Why big data could mean you never miss a train again

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What projects  are you and Trainline’s data science team currently working on? 

We work with vast quantities of travel data (127,000 journeys are taken by our customers every day) to enhance the travel experience with new, smart innovations. These innovations are designed to help customers in many ways, from saving them money to helping them find the best ticket for their journey in a quick and easy way. 

One of the projects my team has been working on recently is enhanced disruption notifications for our customers. Soon to launch in beta in our voice app, enhanced disruption notifications use machine learning and natural language processing to ‘read’ the rail operators’ Twitter feeds, analyse them and share relevant contextual journey updates matched to the individual traveller. It’s a first for the rail industry in the UK and we’re really excited to launch it.

'Big Data’ has become a buzzword, but what does it mean to you?

The tech industry is no stranger to buzzwords, but it sometimes needs to do a better job of explaining them. I think when we talk of ‘big data’ a lot of people simply imagine huge spreadsheets, a lot of numbers, or simply don’t know what it refers to at all. 

‘Big data’ is slightly misleading in that it suggests only volume is involved. Early definitions suggested big data refers to three Vs: ‘Volume, Velocity and Variety’. That definition is over a decade old but it remains useful in some respects. The speed at which data is gathered, where it’s being stored and for how long, as well as the variety of the data – the different sources it comes from, its uniformity or lack of - these traits and facets all play a part in ‘big’ data.  

Ultimately, as data science becomes ingrained in every industry, we need to keep people educated on what it is, rather than use it as a catch-all phrase that does little to explain the work behind it.

How does big-data or artificial intelligence apply to the travel industry?

The rail and coach industry is a very interesting space to be working in data science. With rail, we have a centuries-old system, fundamental to our daily lives, that we are working to modernise. Recent innovations, such as the introduction of mobile tickets, which we’re working closely with the rail industry to roll out nationwide, have revolutionised the travel experience. 

Now we’re focused on enhancing the customer experience even more through cutting-edge tech. For example, we recently launched a voice app, built for the Google Assistant, which operates at 12+ levels of conversation depth. It’s designed to make journeys even smarter and easier, helping customers enquire about their journey hands-free, whether at home or on the go.

What distinguishes the work you are doing at Trainline from other travel apps?

We are Europe’s leading rail and coach app. We work with 181 rail and coach companies and we sell tickets to customers in 173 countries. We’re completely committed to using our tech expertise to create an experience that hugely benefits every customer. For example, we recently launched the UK’s first predictive pricing AI for rail tickets, which predicts when Advance fares are likely to increase. Since launching Price Prediction, over 2 million customers have engaged with the AI, resulting in a total saving of nearly £9 million.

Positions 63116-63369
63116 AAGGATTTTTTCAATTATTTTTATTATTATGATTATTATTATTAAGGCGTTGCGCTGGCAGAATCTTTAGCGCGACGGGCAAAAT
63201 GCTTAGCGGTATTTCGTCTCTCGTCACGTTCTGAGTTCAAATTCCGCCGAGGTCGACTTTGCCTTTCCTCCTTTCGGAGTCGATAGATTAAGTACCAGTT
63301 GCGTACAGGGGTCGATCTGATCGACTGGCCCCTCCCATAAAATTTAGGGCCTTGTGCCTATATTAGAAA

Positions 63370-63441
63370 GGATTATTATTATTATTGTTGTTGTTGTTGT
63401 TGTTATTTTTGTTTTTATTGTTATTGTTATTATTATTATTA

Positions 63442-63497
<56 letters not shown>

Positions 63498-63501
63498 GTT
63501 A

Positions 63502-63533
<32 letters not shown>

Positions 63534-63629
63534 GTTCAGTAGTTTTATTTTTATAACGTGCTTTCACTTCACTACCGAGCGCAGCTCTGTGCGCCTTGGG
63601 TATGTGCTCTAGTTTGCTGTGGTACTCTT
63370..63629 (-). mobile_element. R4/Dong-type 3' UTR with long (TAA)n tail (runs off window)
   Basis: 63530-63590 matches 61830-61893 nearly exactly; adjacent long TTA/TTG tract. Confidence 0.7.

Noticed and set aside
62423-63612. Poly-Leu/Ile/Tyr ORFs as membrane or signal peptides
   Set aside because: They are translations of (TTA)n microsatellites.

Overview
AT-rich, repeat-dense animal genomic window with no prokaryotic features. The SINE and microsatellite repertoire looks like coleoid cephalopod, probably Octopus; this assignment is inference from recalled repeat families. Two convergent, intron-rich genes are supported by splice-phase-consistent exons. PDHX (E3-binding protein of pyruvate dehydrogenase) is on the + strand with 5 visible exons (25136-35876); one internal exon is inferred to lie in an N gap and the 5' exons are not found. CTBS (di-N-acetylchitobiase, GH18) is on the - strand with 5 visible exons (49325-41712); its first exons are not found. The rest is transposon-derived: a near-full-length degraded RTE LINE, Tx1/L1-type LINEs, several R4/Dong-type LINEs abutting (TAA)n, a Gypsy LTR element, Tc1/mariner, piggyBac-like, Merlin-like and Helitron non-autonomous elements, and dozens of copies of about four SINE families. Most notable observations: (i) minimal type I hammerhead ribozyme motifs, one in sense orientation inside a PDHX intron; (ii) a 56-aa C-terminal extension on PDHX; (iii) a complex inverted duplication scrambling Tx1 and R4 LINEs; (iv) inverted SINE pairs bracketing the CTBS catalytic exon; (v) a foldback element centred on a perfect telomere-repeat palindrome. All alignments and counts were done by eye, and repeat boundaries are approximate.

What has gone well over the last year, and what has proved challenging?

We’ve continued to grow our team – it’s now made up of almost 50 people with incredible talent. This means we have enhanced capabilities to work on even more exciting projects in the coming weeks and months. 

As with any team that’s moving at pace and growing rapidly, there has been a learning curve - for me in particular. I’ve had to adapt how I work with the team to keep the pace while making sure everyone’s talents are being used effectively and that each member of the team is given the space to grow. 

How do you think the travel industry could improve its relationship with technology?

Every industry is becoming inseparable from tech and travel is no exception. Travel operators and tech companies, such as Trainline, need to work closely with one another to set industry standards that can future-proof the needs of our customers. A big part of this, especially in rail, is implementing international data standards to ensure that as more and more geographies are brought together by tech platforms, one seamless, global experience is offered to the customer. 

In your opinion, what will be the next big breakthrough for data science?

It’s likely we’ll see a series of smaller steps, where the whole is greater than the sum of its parts, rather than a giant leap when it comes to data science. It will result in apps that can analyse even greater amounts of data and present them in a straightforward way at increasing speed. 

A little further down the line we could see a tipping point, when machine learning and AI advances to a level at which it is learning of its own accord with minimal human management – but it’s still uncertain just when such an advance will take place.

For now, I see data science’s role as answering the little, but important every day questions - those that require a tremendous amount of data to answer but have a big impact on the quality of our daily life – questions like, “Which train should I take?”.  

Fergus Weldon is director of data science at Trainline